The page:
Kris Murell and Tim Richards pretend to puzzle over a mystery of their own making during a pop-up escape room. Photo by Dauna Ditson

Escaping doom and improving relationships

Collaborative, imaginative approach to escape room experience

Tim Richards and Kris Murell are unconventional marriage and family therapists. For starters, they’ll give you and your occasionally-aggravating loved one a complex problem to solve and then leave the room.

Their office is anything but relaxing, and the teams of clients they serve can get increasingly frazzled, raise their voices and sometimes let loose with a stream of curses.

Adding to the intensity, sessions are timed with a digital clock counting backwards until 00:00:00, the clients’ last chance to have an epiphany or get blown to smithereens. Theoretically, of course.

Over at Columbia Valley Escape Rooms, the expert pair of escapers find that puzzling together builds connections between families, spouses and teams.

“You get to understand how your partner thinks under pressure and how they act under pressure,” said Mr. Richards, who owns the business.

He and Mr. Murell have escaped around 100 rooms together, becoming such skilled collaborators along the way that it only made sense to work together.

“I think Tim learned that I’m smarter than he thinks,” Mr. Murell said with a laugh. “(Escape rooms) are good for strengthening relationships.”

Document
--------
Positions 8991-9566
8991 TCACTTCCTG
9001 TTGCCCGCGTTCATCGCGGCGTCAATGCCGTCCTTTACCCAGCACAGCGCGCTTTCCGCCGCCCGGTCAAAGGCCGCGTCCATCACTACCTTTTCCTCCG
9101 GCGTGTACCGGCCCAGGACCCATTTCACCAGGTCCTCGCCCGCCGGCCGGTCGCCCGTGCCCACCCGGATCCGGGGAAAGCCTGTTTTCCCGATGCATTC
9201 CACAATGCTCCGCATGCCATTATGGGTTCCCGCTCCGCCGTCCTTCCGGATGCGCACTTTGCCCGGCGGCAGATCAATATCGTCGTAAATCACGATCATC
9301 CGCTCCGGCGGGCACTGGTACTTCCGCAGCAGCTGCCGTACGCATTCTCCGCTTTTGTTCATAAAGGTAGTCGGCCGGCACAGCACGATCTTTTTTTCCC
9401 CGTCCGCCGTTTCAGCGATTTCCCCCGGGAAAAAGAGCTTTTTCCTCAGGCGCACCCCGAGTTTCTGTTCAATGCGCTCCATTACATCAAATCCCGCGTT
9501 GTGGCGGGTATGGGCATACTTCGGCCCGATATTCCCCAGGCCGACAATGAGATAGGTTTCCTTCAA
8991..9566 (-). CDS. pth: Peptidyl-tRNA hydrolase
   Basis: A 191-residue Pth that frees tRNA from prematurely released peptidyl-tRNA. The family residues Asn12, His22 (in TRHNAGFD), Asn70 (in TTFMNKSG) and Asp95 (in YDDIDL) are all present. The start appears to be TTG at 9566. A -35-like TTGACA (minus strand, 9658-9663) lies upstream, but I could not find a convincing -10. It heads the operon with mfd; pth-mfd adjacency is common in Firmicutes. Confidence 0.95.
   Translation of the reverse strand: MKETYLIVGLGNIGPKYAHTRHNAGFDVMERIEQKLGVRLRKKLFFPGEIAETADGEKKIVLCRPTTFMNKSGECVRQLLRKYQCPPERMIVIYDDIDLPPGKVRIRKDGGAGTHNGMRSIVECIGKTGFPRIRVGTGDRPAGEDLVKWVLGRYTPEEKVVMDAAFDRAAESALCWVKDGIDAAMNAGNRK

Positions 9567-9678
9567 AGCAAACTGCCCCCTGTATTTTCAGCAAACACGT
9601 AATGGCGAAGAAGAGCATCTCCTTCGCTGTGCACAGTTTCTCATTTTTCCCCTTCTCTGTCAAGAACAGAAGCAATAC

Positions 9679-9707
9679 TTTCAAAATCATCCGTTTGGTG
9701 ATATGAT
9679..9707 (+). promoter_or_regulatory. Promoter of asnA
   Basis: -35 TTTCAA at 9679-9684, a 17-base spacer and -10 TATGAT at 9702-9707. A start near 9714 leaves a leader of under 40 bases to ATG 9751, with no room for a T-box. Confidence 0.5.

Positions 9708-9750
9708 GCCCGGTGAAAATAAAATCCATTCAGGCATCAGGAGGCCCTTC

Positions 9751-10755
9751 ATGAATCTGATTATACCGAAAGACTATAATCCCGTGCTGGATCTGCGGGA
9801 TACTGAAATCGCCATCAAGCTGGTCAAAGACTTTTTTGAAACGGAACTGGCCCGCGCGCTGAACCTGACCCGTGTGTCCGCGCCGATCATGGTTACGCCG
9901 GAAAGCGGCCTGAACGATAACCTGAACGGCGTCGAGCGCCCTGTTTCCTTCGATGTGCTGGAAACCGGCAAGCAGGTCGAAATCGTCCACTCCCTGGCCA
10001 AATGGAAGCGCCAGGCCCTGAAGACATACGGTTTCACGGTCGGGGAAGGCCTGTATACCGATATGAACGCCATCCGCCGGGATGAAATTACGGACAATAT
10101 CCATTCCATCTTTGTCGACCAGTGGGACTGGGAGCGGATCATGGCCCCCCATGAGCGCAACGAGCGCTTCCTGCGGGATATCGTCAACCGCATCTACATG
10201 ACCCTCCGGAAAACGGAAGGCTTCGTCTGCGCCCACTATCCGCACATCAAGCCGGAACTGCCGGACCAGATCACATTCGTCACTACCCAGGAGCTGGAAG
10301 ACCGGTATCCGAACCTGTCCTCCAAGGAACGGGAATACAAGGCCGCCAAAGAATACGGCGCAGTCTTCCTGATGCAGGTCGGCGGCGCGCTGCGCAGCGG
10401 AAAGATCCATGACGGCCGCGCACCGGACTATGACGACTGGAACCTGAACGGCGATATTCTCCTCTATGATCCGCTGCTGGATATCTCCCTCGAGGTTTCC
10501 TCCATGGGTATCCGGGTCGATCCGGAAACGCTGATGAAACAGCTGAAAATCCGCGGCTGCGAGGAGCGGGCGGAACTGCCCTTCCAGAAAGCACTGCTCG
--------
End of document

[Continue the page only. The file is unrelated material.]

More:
Mr. Richards said working together to solve their way out of timed challenges has taught them to communicate better and improve their problem-solving skills.

Mr. Murell agreed and said: “We tend to approach a lot of life’s issues like a room.”

But healthier relationships are a side benefit. Their main goal is much simpler: to have a blast.

“The escape rooms offer a fun and exciting time,” Mr. Richards said. “We try to make the experience about the fun and not the escape.”

Columbia Valley Escape Rooms opened in Fairmont in March of 2018. Mr. Richards and Mr. Murell invent their own puzzles for the rooms, making clues out of whatever objects suit their theme.

When the pair ran a pop-up escape room in the boardroom at Mountain Hub on Wednesday, May 15th, they used office-related paraphernalia to create the game.

“We used things like employee files, company logos,” Mr. Richards said.

They also supplied their own cup of pens, a clock and a set of secured safes.

“A lot of times (the rooms) just create themselves,” Mr. Murell said, adding that they invent entire rooms based around a particular theme or a prop like Roman pillars.

“We are avid escape-room artists. We love them,” Mr. Richards said.

While he and Mr. Murell can solve basically anything, they challenge themselves by seeing how quickly they can decode the clues. They invite families, partners, co-workers, friends and birthday-party revellers to the Columbia Valley Escape Rooms to race against the clock to stave off certain doom.

Even if your time runs out, you might inadvertently leave with more appreciation for your puzzling partner. To learn more, see

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